February 7, 2020

WCIRB Publishes Physical Medicine Report

The Workers’ Compensation Insurance Rating Bureau (WCIRB) of California released Physical Medicine Treatments and Their Impact on Opioid Use and Lost Time in California Workers’ Compensation, which analyzes the impact physical medicine has on opioid utilization.

Following a 2019 study on high-risk opioid use that found physical therapy (PT), acupuncture, and chiropractic care were consistently and significantly utilized more on claims involving lower doses of opioids, this report was drafted to find further patterns and trends in physical medicine cost and utilization.

This new report analyzed over 1.5 million claims that had a work-related injury and at least one medical service paid in the California workers’ comp system from 2013-2018. According to the study, concurrent increases in physical medicine costs along with sharp declines in utilization and payments for opioids suggest that physical medicine may have been used to substitute for opioids used to control pain.

Over 170,000 claims had a soft tissue injury to the shoulder, back, neck or knee from 2013-2017, and more than 50% involved at least one physical medicine service.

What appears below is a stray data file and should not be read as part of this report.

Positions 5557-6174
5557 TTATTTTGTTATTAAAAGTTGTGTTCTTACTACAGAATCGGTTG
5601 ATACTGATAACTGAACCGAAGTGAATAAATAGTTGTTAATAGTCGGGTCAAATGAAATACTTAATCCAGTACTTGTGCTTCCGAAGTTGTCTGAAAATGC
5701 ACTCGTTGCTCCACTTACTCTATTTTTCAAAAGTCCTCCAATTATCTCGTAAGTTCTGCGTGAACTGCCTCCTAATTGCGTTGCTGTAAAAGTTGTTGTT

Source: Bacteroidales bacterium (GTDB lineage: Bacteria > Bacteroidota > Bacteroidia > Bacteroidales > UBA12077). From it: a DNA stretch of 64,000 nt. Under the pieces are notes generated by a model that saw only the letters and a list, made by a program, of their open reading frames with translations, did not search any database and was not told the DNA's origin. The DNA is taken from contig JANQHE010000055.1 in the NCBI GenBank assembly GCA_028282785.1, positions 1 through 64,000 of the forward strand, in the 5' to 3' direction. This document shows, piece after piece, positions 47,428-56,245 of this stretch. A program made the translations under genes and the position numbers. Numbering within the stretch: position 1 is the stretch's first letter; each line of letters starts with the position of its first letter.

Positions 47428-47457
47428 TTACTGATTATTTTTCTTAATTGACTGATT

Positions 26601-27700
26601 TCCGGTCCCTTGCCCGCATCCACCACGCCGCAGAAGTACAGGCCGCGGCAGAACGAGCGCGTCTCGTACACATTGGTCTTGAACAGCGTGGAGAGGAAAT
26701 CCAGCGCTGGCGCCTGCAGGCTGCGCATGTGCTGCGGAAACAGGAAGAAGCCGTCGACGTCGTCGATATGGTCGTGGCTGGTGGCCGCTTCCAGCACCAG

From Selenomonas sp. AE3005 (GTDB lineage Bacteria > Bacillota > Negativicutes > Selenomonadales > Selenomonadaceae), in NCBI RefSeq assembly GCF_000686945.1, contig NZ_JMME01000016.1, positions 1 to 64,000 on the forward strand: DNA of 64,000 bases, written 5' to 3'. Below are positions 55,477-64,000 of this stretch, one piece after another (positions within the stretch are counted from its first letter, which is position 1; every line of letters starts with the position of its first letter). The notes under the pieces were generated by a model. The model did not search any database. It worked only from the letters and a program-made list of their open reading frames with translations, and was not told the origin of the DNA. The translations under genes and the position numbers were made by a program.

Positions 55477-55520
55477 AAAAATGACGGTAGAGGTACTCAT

According to the report, the average medical payment for physical medicine continued to rise from 2013 through 2018, contributing to a growing proportion of the total medical paid per claim (8% to 11%) as well as the medical paid for physician services per claim (16% to 25%). Overall, the share of total medical payments for physical medicine increased 75% from 2013-2018.

The report found that soft tissue injury claims involving PT during the first 30 days of the initial medical visit were less likely to initiate opioid use within one year of the injury, compared to similar claims without early PT. Between 2015 and 2017, utilization of claims involving early utilization of PT were found to have significantly lower odds of opioid use by about 14% on average.

And while chiropractic care was less frequently used on soft tissue injury claims, its early use was found to be associated with a significantly lower probability of opioid use. Early chiropractic care within the first 30 days of injury was associated with 16% lower odds of opioid use.

Among soft tissue injury claims that had at least one opioid prescription within one year of the injury, those with early PT had, on average, significantly lower doses of opioids prescribed, by 23%, than similar claims without early PT.

The study states that legislation which removed requirements for prospective utilization review (UR) for certain medical services provided within 30 days of injury, including physical medicine, may have contributed to increases in physical medicine utilization and decreases in opioid utilization.

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